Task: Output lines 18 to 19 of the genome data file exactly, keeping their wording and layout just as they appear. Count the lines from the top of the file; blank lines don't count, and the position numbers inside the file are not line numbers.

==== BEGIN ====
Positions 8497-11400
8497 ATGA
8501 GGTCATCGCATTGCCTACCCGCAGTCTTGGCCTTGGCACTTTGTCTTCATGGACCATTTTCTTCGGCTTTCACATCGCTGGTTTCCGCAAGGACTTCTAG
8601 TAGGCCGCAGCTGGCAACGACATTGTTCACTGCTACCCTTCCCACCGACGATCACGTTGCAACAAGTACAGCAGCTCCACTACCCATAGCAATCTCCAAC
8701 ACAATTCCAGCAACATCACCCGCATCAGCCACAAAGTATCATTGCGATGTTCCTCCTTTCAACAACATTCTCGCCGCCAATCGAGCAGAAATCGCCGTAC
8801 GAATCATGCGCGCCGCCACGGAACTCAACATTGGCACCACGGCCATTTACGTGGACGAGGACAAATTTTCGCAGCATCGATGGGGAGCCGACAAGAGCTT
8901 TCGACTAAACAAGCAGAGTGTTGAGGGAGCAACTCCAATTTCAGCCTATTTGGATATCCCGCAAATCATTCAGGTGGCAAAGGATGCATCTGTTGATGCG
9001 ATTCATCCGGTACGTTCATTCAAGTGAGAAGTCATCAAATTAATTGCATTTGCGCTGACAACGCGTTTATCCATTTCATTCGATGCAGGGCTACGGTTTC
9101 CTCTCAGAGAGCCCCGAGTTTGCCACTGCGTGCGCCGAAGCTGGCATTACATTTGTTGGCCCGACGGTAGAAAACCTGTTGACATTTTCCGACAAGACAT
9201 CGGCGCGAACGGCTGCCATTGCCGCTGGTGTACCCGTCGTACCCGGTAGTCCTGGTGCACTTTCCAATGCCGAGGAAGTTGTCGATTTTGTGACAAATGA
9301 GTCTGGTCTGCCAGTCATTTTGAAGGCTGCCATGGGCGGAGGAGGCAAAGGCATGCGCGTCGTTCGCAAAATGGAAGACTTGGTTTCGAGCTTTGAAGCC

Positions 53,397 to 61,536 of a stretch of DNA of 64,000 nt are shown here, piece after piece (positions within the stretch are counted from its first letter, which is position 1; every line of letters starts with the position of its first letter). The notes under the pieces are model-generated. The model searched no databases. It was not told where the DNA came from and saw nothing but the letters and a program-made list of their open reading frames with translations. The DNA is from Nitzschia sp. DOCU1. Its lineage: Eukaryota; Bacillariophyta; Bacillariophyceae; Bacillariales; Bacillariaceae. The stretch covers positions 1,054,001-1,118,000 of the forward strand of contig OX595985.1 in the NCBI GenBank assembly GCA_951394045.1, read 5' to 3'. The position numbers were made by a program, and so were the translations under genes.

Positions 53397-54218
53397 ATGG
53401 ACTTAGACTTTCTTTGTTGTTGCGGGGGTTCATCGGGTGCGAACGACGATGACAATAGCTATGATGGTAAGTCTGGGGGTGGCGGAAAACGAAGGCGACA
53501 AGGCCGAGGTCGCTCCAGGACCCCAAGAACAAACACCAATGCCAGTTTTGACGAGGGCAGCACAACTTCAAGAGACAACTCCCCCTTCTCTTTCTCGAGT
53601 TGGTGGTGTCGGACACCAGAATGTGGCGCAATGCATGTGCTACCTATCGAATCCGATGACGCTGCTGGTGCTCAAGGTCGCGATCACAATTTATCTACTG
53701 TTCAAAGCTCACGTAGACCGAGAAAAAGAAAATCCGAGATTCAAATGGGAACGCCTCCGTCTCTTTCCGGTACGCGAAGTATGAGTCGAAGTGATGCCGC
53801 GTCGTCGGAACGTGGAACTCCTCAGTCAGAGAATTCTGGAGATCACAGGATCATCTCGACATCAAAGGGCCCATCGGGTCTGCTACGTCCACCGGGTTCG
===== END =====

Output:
53701 TTCAAAGCTCACGTAGACCGAGAAAAAGAAAATCCGAGATTCAAATGGGAACGCCTCCGTCTCTTTCCGGTACGCGAAGTATGAGTCGAAGTGATGCCGC
53801 GTCGTCGGAACGTGGAACTCCTCAGTCAGAGAATTCTGGAGATCACAGGATCATCTCGACATCAAAGGGCCCATCGGGTCTGCTACGTCCACCGGGTTCG